ablative

1
[ ab-luh-tiv ]
/ ˈæb lə tɪv /
Grammar

adjective

(in some inflected languages) noting a case that has among its functions the indication of place from which or, as in Latin, place in which, manner, means, instrument, or agent.

noun

the ablative case. Abbreviation: abl.
a word in that case, as Troiā in Latin Aenēas Troiā vēnit, “Aeneas came from Troy.”

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Origin of ablative

1
First recorded in 1400–50; late Middle English word from Latin word ablātīvus.See ablate, -ive

OTHER WORDS FROM ablative

ab·la·ti·val [ab-luh-tahy-vuhl], /ˌæb ləˈtaɪ vəl/, adjective

Definition for ablative (2 of 2)

ablative2
[ a-bley-tiv ]
/ æˈbleɪ tɪv /

adjective

capable of or susceptible to ablation; tending to ablate: the ablative nose cone of a rocket.

Origin of ablative

2
First recorded in 1560–70; ablate + -ive

OTHER WORDS FROM ablative

ab·la·tive·ly, adverb
Dictionary.com Unabridged Based on the Random House Unabridged Dictionary, © Random House, Inc. 2020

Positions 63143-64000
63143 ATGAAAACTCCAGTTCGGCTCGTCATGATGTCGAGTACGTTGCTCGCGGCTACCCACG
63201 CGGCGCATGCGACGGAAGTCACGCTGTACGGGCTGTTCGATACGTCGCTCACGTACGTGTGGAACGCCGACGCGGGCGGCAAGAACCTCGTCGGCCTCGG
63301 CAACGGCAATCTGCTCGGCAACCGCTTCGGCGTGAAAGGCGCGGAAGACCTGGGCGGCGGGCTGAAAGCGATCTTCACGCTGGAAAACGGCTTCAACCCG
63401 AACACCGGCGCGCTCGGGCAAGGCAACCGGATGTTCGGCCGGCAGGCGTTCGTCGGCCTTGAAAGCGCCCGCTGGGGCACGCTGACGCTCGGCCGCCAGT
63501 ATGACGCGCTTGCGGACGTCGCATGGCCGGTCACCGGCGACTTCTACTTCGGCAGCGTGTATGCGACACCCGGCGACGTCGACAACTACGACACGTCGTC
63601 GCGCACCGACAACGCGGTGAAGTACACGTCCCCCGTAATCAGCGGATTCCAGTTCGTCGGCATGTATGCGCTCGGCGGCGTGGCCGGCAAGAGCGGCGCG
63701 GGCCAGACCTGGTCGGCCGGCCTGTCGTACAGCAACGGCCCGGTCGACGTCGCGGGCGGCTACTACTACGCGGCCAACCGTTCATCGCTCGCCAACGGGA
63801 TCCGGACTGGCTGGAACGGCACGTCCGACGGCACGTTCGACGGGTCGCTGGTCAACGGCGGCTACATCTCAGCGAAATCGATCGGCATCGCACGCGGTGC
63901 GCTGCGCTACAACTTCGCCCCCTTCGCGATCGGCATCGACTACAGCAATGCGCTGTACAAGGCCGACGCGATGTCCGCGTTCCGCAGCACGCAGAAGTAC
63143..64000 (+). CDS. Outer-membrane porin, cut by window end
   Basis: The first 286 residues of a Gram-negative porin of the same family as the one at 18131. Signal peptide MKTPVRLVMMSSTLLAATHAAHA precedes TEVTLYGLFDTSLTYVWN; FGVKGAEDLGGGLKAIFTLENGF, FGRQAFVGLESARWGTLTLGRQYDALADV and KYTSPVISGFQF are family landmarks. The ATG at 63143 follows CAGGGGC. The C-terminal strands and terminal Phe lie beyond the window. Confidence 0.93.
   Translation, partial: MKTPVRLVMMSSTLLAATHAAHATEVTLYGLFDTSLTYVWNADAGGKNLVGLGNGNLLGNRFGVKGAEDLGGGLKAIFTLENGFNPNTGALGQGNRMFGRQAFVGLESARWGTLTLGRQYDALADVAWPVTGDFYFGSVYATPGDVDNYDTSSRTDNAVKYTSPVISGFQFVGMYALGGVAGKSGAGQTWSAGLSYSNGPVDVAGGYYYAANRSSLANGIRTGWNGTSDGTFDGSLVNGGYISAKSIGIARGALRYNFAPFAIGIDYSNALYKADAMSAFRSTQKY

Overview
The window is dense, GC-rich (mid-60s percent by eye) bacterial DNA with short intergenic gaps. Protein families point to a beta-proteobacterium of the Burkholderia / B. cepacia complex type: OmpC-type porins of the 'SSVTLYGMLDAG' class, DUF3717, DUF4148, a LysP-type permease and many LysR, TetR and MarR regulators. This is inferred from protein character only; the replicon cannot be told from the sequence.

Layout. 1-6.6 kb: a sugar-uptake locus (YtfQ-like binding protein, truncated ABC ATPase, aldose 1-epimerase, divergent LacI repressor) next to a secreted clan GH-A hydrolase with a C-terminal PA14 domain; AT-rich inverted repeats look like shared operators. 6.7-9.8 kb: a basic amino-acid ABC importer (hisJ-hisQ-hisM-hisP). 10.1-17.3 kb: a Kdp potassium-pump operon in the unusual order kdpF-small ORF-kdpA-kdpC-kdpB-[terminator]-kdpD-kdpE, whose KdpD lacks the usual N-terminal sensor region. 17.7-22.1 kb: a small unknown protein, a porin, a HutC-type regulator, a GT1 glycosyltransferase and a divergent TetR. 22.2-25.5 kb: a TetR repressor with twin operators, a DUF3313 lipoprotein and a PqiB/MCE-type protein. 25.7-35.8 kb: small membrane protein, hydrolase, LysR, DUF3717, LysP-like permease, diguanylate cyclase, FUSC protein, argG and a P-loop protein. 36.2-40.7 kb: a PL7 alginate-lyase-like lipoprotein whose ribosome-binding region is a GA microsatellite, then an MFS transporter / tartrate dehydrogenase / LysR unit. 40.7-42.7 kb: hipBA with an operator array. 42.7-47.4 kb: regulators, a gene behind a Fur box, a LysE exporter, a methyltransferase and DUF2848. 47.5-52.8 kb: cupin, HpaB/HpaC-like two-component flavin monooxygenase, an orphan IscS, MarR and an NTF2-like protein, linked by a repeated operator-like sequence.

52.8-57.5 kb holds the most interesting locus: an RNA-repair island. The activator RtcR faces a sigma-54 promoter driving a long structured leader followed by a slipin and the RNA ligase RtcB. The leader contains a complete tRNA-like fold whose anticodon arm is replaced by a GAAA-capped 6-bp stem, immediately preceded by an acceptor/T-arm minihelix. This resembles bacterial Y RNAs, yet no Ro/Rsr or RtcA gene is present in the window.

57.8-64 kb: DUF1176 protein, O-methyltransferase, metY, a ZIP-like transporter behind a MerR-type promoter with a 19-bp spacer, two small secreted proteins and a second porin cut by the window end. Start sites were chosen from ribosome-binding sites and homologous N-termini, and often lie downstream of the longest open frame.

Example sentences from the Web for ablative

British Dictionary definitions for ablative

ablative
/ (ˈæblətɪv) grammar /

adjective

(in certain inflected languages such as Latin) denoting a case of nouns, pronouns, and adjectives indicating the agent in passive sentences or the instrument, manner, or place of the action described by the verb

noun

  1. the ablative case
  2. a word or speech element in the ablative case
taking away or removingablative surgery
able to disintegrate or be worn away at a very high temperaturea thick layer of ablative material
Collins English Dictionary - Complete & Unabridged 2012 Digital Edition © William Collins Sons & Co. Ltd. 1979, 1986 © HarperCollins Publishers 1998, 2000, 2003, 2005, 2006, 2007, 2009, 2012